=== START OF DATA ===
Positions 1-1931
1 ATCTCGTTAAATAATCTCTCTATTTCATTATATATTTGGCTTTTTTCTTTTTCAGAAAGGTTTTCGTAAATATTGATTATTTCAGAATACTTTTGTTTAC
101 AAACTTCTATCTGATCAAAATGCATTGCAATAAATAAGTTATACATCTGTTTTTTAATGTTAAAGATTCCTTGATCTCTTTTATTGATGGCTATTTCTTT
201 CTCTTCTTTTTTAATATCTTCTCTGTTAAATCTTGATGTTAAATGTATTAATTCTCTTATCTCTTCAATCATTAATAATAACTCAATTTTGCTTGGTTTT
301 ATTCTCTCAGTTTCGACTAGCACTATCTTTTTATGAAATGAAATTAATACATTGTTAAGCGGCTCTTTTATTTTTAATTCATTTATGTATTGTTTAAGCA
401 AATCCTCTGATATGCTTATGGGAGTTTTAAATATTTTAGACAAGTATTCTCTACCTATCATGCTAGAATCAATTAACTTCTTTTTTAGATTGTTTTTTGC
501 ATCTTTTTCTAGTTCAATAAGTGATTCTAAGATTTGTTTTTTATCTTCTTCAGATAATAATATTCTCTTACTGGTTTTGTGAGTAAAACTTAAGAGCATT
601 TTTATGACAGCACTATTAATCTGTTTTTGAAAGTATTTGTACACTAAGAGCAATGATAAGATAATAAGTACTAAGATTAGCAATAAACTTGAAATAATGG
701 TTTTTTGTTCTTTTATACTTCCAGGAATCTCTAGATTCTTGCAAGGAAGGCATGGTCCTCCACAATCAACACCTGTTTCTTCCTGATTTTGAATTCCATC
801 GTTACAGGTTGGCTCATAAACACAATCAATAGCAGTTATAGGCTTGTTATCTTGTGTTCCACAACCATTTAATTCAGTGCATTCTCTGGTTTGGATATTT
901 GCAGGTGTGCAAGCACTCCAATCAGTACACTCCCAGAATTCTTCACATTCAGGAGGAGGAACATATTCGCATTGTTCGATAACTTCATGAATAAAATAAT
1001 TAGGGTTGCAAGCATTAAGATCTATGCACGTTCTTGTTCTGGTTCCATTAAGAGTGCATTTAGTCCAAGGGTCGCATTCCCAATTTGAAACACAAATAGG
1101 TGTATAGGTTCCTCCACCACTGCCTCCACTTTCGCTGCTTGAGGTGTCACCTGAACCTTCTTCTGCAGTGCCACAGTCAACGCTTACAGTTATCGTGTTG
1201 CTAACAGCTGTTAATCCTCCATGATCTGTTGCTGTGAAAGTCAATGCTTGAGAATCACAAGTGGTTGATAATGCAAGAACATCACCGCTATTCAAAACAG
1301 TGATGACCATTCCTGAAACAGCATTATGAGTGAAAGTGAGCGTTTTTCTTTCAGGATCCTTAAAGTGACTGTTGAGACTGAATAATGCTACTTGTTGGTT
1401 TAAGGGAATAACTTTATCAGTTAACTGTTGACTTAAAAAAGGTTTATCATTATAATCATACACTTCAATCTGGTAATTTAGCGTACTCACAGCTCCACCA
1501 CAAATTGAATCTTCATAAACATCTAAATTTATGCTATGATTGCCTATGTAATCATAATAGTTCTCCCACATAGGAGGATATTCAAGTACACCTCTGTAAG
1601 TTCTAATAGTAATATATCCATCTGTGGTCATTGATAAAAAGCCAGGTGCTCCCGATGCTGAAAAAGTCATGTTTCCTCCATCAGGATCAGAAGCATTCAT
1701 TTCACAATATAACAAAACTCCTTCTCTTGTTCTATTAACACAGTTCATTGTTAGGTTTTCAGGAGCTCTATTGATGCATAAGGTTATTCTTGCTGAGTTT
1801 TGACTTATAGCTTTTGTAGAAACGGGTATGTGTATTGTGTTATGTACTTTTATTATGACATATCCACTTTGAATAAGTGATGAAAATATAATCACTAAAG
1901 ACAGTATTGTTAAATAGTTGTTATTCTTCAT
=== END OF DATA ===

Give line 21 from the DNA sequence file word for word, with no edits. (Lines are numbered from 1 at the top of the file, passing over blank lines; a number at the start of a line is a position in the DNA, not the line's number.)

1901 ACAGTATTGTTAAATAGTTGTTATTCTTCAT